My Charge to the Asbury Theological Seminary Graduating Class of 2016

Wednesday, May 25th, 2016

Brothers and sisters in the Lord Jesus Christ, my charge to the 2016 graduating class centers around two Greek words which appear together as a sacred pair—a technical coupling—in the writings of St. Paul. These two words are parelabon and paredoka. They are translated “received” and “passed on” and go back even further to the same sacred pair in the Hebrew tradition (qibbel and masar). This sacred pair comes to us in the NT, for example, in I Corinthians 11 and 15 in reference to the Eucharist and to the gospel itself.

In 1 Corinthians 11:23, Paul says, “For I received from the Lord what I also passed on to you; namely, that the Lord Jesus on the night he was betrayed took bread, gave thanks, broke it and gave it to his disciples saying ‘this is my body which is broken for you.’” It is the sacred mystery of the Eucharist which is “received,” and it is “passed on.” In 1 Corinthians 15:3, Paul says, “for what I received I passed on to you, as of first importance that Christ died for our sins, that he was buried, that he was raised on the third day, in accordance with the Scriptures.” This sacred linguistic yoke of “receiving” and “passing on” is absolutely crucial for how your entire ministry is to be framed. We receive and we pass on; that is the basic rhythm of the gospel: Revelation and response; God’s prevenient grace and our response to that grace; God’s divine in-breaking and our response to that in-breaking. What you have “heard in the presence of witnesses,” “faithfully entrust to others” we hear in 2 Tim. 2:2.

These are important technical terms which highlight an aspect of the gospel which seems to be increasingly forgotten in the contemporary church. The gospel of Jesus Christ is not ours to re-write. We have no charge to peddle a domesticated gospel and publicly pretend as if it is the real thing. Brothers and sisters, we are not the originators of the gospel; we are its recipients. We are not the authors of the gospel; we are its commissioned ambassadors. We have no permission to re-make the gospel into our own liking. We pass on what we have first received. Receiving and passing on—that is the sacred rhythm. The Eucharistic mystery reminds us of the embodiment of the gospel in real flesh and blood—betrayal, scourge, crucifixion, blood—these are not metaphors; they are the embodied signs and seals of the very gospel itself. The gospel mystery is centered on the work of Jesus Christ: his death, crucifixion, burial and resurrection. We must bear these marks in our enfleshed ministries. We receive historically embedded mysteries, and we pass them on through our own embodied ministries.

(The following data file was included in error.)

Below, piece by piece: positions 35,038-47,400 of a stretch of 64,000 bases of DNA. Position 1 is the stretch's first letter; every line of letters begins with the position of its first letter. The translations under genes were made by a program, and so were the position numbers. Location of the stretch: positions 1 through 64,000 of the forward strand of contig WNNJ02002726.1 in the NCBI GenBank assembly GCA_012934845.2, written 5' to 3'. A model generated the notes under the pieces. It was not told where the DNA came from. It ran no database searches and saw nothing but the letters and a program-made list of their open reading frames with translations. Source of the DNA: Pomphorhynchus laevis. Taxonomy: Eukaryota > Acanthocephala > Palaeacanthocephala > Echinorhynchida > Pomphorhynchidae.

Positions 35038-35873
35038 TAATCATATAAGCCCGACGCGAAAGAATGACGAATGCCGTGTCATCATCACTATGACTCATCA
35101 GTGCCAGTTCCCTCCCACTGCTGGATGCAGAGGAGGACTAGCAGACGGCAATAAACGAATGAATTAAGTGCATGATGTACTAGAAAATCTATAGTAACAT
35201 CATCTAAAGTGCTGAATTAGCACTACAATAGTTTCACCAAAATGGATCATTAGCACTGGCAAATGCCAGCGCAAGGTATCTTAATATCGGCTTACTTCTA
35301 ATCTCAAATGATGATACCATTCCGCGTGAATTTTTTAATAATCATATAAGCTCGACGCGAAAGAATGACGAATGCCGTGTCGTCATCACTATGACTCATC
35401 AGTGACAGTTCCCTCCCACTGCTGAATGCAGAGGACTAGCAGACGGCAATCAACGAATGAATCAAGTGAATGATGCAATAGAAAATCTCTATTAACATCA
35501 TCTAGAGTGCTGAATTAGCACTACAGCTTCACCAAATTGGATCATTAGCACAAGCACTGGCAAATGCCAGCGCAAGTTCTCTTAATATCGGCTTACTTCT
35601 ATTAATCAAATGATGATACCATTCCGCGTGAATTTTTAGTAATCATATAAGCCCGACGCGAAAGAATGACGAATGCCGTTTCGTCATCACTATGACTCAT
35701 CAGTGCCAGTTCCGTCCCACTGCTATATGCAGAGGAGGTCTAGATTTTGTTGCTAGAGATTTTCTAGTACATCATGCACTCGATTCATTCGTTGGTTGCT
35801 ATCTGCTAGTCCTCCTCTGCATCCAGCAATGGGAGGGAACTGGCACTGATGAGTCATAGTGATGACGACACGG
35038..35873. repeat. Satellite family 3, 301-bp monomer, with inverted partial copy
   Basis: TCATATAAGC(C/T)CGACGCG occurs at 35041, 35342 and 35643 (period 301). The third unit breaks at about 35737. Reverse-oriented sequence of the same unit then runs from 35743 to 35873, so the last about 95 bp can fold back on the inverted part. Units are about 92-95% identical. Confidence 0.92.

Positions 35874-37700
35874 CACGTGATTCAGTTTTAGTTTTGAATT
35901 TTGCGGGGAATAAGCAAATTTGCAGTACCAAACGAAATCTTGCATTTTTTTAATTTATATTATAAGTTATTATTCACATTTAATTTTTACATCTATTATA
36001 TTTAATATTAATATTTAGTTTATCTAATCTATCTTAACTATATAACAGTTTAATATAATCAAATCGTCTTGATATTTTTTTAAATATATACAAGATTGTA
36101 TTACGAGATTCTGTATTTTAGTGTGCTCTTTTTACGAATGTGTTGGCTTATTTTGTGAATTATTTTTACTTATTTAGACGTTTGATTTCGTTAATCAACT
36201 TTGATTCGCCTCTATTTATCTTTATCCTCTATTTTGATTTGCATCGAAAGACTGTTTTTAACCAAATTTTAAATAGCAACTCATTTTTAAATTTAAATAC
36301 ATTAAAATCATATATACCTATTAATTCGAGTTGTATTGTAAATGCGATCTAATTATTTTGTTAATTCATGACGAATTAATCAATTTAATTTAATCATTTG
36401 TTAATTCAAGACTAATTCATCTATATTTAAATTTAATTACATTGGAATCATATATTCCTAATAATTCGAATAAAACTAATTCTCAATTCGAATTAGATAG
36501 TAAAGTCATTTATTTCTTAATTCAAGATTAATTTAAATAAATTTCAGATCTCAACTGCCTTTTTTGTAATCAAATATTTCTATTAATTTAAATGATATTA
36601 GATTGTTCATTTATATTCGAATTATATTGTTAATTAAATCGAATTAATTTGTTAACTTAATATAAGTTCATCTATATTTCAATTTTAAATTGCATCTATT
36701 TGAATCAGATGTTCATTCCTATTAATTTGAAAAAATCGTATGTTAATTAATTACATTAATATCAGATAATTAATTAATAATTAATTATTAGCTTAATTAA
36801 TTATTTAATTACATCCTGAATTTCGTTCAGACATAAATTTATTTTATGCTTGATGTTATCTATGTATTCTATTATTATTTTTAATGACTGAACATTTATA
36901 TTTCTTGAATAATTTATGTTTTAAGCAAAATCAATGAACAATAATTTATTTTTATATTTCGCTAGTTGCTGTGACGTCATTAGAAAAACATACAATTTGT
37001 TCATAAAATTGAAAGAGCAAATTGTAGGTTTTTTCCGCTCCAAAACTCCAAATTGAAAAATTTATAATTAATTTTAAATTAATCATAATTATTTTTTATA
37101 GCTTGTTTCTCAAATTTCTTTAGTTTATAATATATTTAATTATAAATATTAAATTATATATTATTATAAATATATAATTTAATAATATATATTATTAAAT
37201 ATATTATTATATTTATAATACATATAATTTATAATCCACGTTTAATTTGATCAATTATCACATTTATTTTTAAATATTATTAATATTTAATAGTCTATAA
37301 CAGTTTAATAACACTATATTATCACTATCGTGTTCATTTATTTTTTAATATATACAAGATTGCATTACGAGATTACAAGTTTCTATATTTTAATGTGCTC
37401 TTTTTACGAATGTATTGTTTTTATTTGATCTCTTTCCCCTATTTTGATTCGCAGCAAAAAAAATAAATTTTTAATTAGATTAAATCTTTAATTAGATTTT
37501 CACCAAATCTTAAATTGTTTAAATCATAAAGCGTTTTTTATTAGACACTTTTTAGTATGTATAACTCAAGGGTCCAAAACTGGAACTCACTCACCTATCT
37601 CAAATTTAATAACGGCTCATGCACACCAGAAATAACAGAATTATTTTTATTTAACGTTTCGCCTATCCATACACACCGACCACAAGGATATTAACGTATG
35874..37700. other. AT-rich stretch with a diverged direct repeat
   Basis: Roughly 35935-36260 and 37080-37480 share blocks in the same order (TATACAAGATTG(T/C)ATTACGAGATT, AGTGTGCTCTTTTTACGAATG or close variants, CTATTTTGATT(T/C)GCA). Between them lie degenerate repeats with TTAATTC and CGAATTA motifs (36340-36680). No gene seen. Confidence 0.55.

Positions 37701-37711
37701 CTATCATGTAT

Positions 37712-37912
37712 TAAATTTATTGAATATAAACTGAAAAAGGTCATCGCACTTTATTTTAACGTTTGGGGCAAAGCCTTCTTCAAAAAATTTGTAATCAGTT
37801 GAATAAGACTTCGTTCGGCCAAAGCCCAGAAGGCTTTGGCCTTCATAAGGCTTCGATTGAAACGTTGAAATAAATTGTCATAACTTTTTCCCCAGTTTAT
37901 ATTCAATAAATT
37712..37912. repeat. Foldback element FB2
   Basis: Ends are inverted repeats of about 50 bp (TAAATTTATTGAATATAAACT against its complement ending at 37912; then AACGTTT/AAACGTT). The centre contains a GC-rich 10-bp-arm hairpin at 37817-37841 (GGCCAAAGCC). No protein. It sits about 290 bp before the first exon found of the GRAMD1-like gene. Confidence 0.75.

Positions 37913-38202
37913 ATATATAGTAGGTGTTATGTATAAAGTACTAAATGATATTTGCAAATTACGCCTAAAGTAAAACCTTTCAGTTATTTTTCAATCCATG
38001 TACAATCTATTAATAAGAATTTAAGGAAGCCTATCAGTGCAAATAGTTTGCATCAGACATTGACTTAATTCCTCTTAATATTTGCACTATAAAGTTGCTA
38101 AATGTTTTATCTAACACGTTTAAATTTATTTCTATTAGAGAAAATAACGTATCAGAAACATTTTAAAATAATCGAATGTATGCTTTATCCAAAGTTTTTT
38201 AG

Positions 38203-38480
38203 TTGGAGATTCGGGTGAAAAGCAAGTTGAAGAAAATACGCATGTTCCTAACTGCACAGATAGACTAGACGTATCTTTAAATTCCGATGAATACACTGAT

Graduates of the 2016 class, you are entering a church which has been drinking deeply from the poisoned wells of a market driven, consumeristic, commodified church. We are quite adept at measuring where people are culturally, but we are, at best, careless in any sustained theological reflection about where they should be culturally. Indeed, it seems that the contemporary church’s equivalent of the prime directive seems to be “always adapt to culture.” It trades on the unspoken, defining question of the modern church: “What is the least one has to do to become a Christian?” Pastors are often pressed to become the miserly masters of theological and soteriological minimalism, probably best exemplified by the pitiful admonition which sometimes comes to preachers to “put the cookies on the bottom shelf.” But, that is ecclesiastical light years from Wesley’s admonitions to his preachers.

2016 graduates of Asbury Theological Seminary, never forget that the gospel of Jesus Christ doesn’t need you to help it become “relevant.” The gospel is always relevant! It is we who need to be made relevant to the gospel. Let me charge you by way of sacred remembrance, that you are not being called to be the professionally religious, middle management technocrats in some bureaucratic denominational machinery. Rather, you have been called to be sacred vessels for the faithful transmission of the glorious gospel of Jesus Christ. May you go forth into the world to faithfully pass on that which you have received. Thanks be to God. Amen.

Comments

  • Dr. Tennent’s charge to the 2016 graduates at Asbury Seminary is crucial to this hour. As a lifelong teaching/evangelist, I have long realized that the only true relevance is revelation. Unless we preach the truth “once for all delivered to the saints,” we shall lead our hearers in the path of perdition.

  • As the parent of an Asbury graduate, I thank you for receiving the TRUTH and passing it on so clearly to our church. I pray for you and all our leaders.

  • Wow. You have a way of articulating what I have been observing in my 30+ years of ministry. I praise God for your leadership at ATS.

  • Thanks so much, Dr. Tennent. I can’t help but remember what the Seminary’s Articles of Incorporation state in par. 4.d. The need for Asbury’s faithfulness to those Articles is greater now than ever before, and I can just imagine that those original Trustees had a time like today in mind when they drew up the articles.

  • Kari Romero says:

    Thank you for your wisdom Dr. Tennent. Your words are timely and important. I still have your charge to my graduating class (2011) printed in my office and I read it as a reminder and an encouragement often.